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Sage Steele settled her lawsuit with ESPN and parent company Disney on Tuesday. In doing so, Disney admitted liability for taking away her right to free speech.
One would think that Steele prevailing is a win for journalism. As we wrote Tuesday, Steele’s lawsuit informed Disney and companies alike that employees are not powerless. That there are consequences of applying punishment disproportionately on the basis of a company-wide political bias.
Yet, it’s members in the media who have taken more issue with the lawsuit.
See, journalists and commentators who are paid to express opinions are not bothered that a media conglomerate would suppress a host for voicing her opinions. Rather, they are bothered that said host would dare fight back, to challenge the machine.
Former ESPN host Keith Olbermann, a lonely man in an apartment full of aging pets, claimed Steele misunderstands the Constitution.
Another former ESPN host, Taylor Twellman, argued the same:
As did Nancy Armour, a nasty woman who pens useless articles for USA Today.
Robert Littal, who founded Black Sports Online where he admittedly sexually harassed his female employees, responded to the news by calling Steele a “coon” better locked in a cage:
What a cringing rat that guy is.
Such reactions from the press, and there were more, were expected. The “cool kid” club of sports media abhors Steele. They cannot stand that a woman of color would lean right politically, marry a white man (as the racist man above bemoaned), challenge vaccine mandates, and dare to question Barack Obama.
Therefore, they would rather root for the muzzling of a fellow commentator than see her win.
Second, the criticism that Steele is not entitled to “free speech” rights while at work suggests an ignorance to her lawsuit.
While correct that the First Amendment is about government action and not a private workplace, Steele’s lawsuit refers to Connecticut law, specifically “General Statutes § 31-51q by Disciplining Employee for Constitutionally Protected Speech.”
As per her lawsuit, which you can read in full here, “Connecticut law holds employers liable for
‘disciplining or discharging’ any employee as a result of that employee’s exercise of his or her right
of free speech as protected under the federal and state constitutions.”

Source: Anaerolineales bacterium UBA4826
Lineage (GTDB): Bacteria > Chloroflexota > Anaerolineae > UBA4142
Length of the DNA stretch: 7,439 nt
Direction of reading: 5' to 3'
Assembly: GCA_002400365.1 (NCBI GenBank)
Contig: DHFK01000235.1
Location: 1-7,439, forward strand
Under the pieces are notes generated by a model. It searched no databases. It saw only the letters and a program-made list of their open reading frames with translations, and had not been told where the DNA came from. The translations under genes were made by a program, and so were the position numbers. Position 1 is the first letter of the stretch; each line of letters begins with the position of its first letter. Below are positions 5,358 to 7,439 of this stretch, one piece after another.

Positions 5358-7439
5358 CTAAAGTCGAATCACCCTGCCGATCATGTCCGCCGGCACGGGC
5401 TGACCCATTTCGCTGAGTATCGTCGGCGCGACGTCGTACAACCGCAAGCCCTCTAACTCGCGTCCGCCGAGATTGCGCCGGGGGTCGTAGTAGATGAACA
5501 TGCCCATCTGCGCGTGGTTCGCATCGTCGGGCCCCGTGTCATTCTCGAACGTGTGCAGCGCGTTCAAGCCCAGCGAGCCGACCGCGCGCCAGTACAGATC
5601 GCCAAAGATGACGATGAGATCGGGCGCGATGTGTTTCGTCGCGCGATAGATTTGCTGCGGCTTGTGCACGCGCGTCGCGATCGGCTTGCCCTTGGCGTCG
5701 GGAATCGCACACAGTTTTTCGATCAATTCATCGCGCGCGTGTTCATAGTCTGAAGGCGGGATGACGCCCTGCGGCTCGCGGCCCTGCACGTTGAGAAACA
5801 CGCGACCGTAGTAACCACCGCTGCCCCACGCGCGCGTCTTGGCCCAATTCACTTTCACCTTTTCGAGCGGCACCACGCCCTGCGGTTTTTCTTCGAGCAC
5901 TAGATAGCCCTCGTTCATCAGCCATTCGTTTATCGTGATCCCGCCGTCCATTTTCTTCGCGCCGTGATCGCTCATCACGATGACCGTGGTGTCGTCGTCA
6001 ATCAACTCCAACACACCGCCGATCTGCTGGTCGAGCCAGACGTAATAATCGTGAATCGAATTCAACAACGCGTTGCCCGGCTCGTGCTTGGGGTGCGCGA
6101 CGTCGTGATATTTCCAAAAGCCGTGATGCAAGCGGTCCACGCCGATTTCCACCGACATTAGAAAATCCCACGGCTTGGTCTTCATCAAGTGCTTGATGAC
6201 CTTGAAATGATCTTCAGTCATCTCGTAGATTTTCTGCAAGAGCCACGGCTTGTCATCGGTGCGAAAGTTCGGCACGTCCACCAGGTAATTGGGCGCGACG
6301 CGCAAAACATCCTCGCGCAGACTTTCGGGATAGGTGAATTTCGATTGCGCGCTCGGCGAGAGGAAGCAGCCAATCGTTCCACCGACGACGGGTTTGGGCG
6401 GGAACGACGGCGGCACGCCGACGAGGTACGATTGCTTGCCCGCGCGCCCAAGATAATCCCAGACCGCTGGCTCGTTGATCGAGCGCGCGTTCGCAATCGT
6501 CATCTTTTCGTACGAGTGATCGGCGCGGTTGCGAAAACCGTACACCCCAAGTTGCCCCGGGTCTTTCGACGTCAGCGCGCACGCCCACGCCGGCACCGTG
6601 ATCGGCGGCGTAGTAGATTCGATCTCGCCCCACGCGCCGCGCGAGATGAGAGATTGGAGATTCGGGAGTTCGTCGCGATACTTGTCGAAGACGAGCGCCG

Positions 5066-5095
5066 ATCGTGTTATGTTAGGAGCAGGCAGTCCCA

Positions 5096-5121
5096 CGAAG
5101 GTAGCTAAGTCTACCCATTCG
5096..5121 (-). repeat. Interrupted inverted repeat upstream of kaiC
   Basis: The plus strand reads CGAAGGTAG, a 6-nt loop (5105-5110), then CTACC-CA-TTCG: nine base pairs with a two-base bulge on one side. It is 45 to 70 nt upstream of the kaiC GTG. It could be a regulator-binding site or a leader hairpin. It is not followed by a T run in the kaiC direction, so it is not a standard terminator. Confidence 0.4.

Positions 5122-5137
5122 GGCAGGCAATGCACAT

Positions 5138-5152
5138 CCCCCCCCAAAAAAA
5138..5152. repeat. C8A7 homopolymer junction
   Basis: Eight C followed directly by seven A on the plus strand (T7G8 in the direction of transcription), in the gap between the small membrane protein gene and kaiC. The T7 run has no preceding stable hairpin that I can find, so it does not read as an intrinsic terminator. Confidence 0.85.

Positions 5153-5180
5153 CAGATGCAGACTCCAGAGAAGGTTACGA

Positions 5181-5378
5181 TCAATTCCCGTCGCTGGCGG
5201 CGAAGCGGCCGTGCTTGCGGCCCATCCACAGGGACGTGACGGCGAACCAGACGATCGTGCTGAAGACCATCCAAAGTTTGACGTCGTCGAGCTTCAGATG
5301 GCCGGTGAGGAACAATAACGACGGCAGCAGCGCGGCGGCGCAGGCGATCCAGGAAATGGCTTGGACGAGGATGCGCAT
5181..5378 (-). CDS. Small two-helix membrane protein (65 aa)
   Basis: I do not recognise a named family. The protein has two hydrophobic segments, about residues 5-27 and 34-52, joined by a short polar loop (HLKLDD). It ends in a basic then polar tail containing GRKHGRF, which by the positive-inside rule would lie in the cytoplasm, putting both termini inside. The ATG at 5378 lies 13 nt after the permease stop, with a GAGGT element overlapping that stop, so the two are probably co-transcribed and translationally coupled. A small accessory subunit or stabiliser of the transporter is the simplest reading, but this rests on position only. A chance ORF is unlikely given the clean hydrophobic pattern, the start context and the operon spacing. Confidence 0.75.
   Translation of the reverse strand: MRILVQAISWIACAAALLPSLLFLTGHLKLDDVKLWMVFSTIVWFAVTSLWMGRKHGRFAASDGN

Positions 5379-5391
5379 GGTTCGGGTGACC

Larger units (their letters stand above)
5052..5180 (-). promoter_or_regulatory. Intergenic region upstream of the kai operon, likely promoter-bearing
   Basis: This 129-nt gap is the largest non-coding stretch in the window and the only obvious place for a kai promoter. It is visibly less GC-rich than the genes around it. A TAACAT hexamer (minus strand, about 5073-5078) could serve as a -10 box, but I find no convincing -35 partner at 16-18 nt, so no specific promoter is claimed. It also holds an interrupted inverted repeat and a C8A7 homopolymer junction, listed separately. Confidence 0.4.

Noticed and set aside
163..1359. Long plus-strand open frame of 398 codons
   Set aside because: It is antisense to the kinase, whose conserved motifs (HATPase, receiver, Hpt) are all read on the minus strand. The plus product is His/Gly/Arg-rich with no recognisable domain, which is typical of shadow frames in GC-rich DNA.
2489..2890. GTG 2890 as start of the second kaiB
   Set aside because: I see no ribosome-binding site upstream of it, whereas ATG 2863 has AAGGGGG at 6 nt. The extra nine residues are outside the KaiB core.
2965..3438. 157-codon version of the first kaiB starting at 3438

In layman’s terms, Connecticut law prohibits private employers from disciplining their employees for engaging in constitutionally protected speech, whether that speech takes place in the workplace or outside of it.
And therein lies her case.
To recap: ESPN disciplined Steele — through a suspension — for voicing an opinion on the vaccine and Obama from a center-right perspective, a perspective that ran afoul of orthodoxy that has infested Disney.
Thereby, per Connecticut law, Disney is liable for disciplining Steele for voicing her right to free speech.
So, claims that Steele’s “free speech” is not applicable to the private sector are not astute, or even accurate.
In fact, Disney’s lawyers feared that specific law from the start, thus why they tried to argue Steele didn’t establish personal jurisdiction in Connecticut (where ESPN is headquartered) to sue a company based in California, as the Disney parent company is.
Critics of Steele are both overly emotional and not that bright. No wonder Jemele Hill is one of them.
But what gets them the most is that Steele shed a bright light on the hypocrisy that lies within mass media, where liberal-leaning pundits have free reign but conservative pundits ought to stay silent.
And for that, as we argued Tuesday, Sage Steele won regardless of the financial details of her settlement — which we suspect are also quite satisfying.
Per our column:
Above all, Steele’s lawsuit informed Disney and companies alike that employees are not powerless. That there are consequences of applying punishment disproportionately on the basis of a company-wide political bias.
Steele sent a warning to the executive wing of corporate America. She sent hope to the muzzled wing of the working class. Both messages were heard.
The value of un-silencing the silenced is priceless.
Steele didn’t sue her employer for money. She sued her employer for those like her. For her colleagues who self-censor. For her three teenage children who will soon enter the workforce.
Steele sued her employer for you. For those like you. For those across the country afraid to speak out while those around them shout.
And for that, Sage Steele won.OutKick.
Sage Steele won. She is un-silenced. And they hate that.